“Epsilon Indi” is another ready-made world that can be dropped into an adventure.

“The Sche” is a race of aquatic beings that may look something like shrimp but are so much more.

“British Cold War Tanks” is an example of Cepheus Engine in a modern setting. Needs more exploration from me.

“Old School Rethink” is a new column and it should be the first article in this issue as it really captures the power of the Cepheus Engine. As author Paul Drye explains:

One of the basic premises of the OSR movement is to reproduce the free­ wheeling feel of early roleplaying and running counter to that are many decisions that were made in those early days which have become set in stone. Players and referees don’t think to challenge them because they’ve been “just the way it’s done” for decades and in doing so miss an opportunity for some fun.

What Paul Drye explains is actually the real reason I love Cepheus Engine; it gives me control over my setting without burdensome IP rights or canonical influences.

Best of all, Cepheus Journal is free!


Feature image courtesy projectnerd.it

#SundaySummary – From Kursk to Karelia to No Motherland Without; complete Scythe, Dicing with @ADragoons, Cepheus Engine, and too much Kickstarter #wargame #boardgame #TravellerRPG

Wargames

Still working on my Kursk Kampaign reading. Have gotten through July 12, 1943 and am now looking at my tactical armored combat wargames like Conflict of Heroes: Storms of Steel 3rd Edition (Academy Games, Panzer (GMT Games), or Blood & Thunder (GDW) to see how they approach the the first part of the offensive and especially the signature Battle of Prokharovka.

At the same time I am exploring my newest Standard Combat Series (SCS) title from Multi-Man Publishing, Karelia ’44: The Last Campaign of the Continuation War (2011). So far it’s pretty “bog-standard” SCS with the added splash of “The Boss’s Patience” rules which vary game length. More to follow!

Boardgames

My copy of No Motherland Without from Compass Games was supposed to ship this week. I don’t have a shipping notice yet so I hope it’s on the way. It arrived! It may have spent the night out on the porch. Did I accidentally order the “Frozen Chosin” edition?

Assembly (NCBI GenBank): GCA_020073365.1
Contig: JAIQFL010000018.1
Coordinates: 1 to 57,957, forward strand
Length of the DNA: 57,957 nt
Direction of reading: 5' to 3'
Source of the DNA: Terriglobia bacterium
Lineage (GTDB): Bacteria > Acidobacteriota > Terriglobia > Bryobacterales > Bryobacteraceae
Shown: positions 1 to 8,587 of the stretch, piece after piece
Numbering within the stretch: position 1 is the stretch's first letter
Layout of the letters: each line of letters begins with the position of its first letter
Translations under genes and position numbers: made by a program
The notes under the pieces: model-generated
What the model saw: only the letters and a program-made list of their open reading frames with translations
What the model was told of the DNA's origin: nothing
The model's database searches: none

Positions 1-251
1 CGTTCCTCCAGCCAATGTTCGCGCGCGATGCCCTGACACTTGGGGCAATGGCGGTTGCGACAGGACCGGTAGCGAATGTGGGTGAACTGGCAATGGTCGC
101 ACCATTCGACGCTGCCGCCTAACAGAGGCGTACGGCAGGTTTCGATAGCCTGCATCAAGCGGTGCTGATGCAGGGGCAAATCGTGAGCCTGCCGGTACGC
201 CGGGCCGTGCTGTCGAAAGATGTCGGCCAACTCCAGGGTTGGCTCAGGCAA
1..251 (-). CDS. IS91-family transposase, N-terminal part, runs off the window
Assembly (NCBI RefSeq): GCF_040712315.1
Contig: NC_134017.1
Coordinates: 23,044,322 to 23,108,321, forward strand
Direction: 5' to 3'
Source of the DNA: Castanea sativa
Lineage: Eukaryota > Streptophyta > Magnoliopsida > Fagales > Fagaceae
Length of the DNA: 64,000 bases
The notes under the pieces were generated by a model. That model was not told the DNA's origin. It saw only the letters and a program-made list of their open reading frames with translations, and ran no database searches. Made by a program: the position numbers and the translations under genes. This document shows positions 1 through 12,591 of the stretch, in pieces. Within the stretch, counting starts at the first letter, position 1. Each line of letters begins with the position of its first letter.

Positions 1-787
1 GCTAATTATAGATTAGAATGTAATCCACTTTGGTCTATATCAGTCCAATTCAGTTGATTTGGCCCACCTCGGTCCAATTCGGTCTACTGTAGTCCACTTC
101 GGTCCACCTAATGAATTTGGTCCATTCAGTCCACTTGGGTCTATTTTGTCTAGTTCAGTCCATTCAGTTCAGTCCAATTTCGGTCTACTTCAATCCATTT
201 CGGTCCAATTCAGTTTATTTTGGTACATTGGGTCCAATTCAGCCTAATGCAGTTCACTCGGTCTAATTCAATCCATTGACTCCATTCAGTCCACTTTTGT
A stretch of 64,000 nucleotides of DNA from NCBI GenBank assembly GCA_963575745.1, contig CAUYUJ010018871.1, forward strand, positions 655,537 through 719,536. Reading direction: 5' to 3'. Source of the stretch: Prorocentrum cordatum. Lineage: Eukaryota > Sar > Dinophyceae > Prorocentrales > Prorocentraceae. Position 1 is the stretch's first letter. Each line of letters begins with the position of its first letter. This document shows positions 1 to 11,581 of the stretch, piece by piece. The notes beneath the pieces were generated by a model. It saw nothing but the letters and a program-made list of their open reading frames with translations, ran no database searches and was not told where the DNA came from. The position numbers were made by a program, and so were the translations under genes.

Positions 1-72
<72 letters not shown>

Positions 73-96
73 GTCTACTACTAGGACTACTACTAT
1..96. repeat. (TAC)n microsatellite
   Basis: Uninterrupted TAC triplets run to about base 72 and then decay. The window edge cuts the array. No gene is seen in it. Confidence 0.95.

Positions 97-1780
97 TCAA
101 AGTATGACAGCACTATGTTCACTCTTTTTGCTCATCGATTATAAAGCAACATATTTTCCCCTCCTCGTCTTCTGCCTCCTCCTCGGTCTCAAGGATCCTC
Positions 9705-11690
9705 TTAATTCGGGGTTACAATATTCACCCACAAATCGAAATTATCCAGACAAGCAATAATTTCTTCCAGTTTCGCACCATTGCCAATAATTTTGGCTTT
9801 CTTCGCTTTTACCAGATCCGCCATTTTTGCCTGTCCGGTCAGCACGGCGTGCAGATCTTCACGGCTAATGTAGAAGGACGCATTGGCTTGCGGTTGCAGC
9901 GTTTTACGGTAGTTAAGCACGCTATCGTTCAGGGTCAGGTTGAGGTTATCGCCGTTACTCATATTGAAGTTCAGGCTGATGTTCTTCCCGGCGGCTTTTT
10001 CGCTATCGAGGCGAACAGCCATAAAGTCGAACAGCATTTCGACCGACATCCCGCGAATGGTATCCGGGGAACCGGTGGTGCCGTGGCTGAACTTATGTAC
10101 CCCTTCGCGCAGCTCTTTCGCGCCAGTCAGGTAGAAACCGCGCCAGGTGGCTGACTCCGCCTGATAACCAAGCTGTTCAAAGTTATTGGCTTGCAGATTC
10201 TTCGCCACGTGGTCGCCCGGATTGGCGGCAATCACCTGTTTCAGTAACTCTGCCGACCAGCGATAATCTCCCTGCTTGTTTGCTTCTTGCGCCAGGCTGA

My corrected copy of Scythe Complete Rulebook (Stonemaier Games) arrived this week. The major changes were in the Automa for solo play. Using the Automa for solo play was a part of the Scythe design I have shied away from; maybe that needs to change?

Check out another episode of Mentioned in Dispatches podcast from Armchair Dragoons where we talk about dice for over an hour. Did we have a purpose for the podcast, or was this just a good ‘ole bullshat session?

Roleplaying Games

Issue #4 of Cepheus Journal is out. If there is one thing I find interesting about this issue is the range of settings that are using the Cepheus Engine rules. I mean there is everything from classic space opera to more hardish sci-fi to historical to fantasy to modern. This issue may be the best one yet showing off the versatility of Cepheus Engine.

Kickstarter

Lot’s of wargame content being offered with closing dates before the end of the month; so much so I can’t possibly back them all:

Pro Wargame Reading Recap

Via Micah Zenko (@MicahZenko)New Defense Science Board report on state of US military gaming, exercises, simulations. –>”strategic gaming has become a rarely employed tool for analyzing today’s larger and longer term challenges.”

Via Major General Mick Ryan (@WarintheFuture) An awesome Friday #PME read – #Strategy, #War, and the Relevance of Carl von Clausewitz, from the Military Strategy Magazine.

Via designer Brian Train“Commercial Wargames and Experiential Learning” by Roger Mason PhD.


Feature image from Team America: World Police